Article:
BE CAREFUL OF FALSE DICHOTOMIZATIONS
Whenever there are shifts and changes, there is always a human tendency to think “replacement” rather than “redemption.” We’ve done this theologically with Judaism (which is a whole other discussion), and we do this on pragmatic and philosophical levels in ministry as well. When it comes to YM3.0, many may tout this paradigm to be “better” than YM1.0/2.0 (many already have). Marko actually does a good job tempering this from becoming, what I call, an overt “generational chauvinism.” Yet there are still hints of it in the book, especially when talking about programming.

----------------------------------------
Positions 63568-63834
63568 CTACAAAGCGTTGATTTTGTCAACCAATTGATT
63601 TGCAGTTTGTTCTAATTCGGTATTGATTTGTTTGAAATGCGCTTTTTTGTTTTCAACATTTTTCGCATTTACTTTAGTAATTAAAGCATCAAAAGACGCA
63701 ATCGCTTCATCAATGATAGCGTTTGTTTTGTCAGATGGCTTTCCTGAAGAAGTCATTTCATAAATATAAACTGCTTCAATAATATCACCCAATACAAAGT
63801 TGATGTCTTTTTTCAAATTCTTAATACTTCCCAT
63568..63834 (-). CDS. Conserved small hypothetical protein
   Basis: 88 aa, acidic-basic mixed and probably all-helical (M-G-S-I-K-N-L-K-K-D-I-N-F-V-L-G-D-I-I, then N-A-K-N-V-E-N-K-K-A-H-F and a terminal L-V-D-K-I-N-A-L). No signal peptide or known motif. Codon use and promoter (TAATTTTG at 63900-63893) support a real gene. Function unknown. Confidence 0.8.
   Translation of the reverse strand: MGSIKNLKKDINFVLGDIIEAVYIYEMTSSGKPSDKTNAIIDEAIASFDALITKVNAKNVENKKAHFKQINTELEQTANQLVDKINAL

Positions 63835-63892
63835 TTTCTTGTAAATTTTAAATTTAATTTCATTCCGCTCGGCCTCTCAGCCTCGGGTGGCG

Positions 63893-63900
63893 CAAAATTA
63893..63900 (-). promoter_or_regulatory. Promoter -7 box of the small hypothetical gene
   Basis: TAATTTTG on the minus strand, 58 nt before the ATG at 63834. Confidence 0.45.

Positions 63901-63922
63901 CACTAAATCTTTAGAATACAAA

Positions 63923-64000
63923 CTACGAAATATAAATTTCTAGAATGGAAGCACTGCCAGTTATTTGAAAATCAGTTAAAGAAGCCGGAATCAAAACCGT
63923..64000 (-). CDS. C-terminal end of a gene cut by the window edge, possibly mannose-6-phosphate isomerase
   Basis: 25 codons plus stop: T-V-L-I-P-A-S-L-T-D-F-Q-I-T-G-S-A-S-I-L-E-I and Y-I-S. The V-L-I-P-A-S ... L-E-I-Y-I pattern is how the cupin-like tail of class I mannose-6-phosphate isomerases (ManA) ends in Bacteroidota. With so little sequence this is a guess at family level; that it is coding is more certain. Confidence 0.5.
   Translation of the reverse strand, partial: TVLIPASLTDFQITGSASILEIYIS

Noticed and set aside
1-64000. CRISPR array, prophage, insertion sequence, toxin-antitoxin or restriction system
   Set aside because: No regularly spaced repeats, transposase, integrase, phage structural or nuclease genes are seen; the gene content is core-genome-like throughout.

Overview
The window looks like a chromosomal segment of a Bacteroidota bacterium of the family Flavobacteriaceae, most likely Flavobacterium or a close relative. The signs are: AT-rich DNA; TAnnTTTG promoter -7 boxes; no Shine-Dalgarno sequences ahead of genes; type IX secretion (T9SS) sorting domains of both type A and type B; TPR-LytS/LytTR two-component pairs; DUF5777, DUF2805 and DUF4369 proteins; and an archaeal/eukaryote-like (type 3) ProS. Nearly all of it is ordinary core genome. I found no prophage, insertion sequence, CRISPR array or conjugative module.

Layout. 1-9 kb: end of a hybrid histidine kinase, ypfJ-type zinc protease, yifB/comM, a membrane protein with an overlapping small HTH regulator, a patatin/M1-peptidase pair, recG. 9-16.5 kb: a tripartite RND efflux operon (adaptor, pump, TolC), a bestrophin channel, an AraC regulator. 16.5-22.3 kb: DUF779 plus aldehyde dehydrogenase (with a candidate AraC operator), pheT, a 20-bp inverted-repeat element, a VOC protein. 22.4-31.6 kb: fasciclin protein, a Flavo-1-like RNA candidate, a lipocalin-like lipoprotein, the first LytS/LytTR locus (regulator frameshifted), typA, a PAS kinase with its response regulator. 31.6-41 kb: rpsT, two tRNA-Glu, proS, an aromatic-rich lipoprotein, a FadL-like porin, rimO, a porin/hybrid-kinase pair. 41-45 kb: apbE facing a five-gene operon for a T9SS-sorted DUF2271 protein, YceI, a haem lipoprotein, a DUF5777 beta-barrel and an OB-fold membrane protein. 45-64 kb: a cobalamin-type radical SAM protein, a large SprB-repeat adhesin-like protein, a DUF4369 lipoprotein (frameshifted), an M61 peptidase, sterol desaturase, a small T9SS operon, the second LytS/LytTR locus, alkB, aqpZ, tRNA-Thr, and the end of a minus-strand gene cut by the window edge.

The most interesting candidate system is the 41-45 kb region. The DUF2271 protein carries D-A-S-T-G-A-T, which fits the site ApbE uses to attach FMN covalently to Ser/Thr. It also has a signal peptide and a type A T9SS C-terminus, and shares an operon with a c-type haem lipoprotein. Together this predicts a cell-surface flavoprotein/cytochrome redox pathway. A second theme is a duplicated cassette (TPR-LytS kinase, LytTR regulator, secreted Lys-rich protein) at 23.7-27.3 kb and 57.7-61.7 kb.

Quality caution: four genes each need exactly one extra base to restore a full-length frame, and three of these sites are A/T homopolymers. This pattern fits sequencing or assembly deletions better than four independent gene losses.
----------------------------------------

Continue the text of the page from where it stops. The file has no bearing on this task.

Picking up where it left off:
Subtly, while “proclamation-” and “program-driven” ideologies are categories of older eras, I don’t believe it’s fair/honest to say we ought to abandon these “ways” (i.e. “models”), as is inferenced in this book. I think what Marko is critiquing (and rightfully so) is not the “vehicles” of the ministry, but the “values” of it. In other words, we can still “proclaim” and “program” today and for the future of YM3.0 (and we do, as exemplified by the examples he gives in the book; if we’re honest, they really are “programs.”) But, what we must do is ask the ever so potent questions of “why” and “how” we are proclaiming and producing our programs. They may take new forms, and they may be imbued with new meanings, but the essence of what proclaiming and programming is remains essentially the same, a fundamental thread in the fabric of our existence.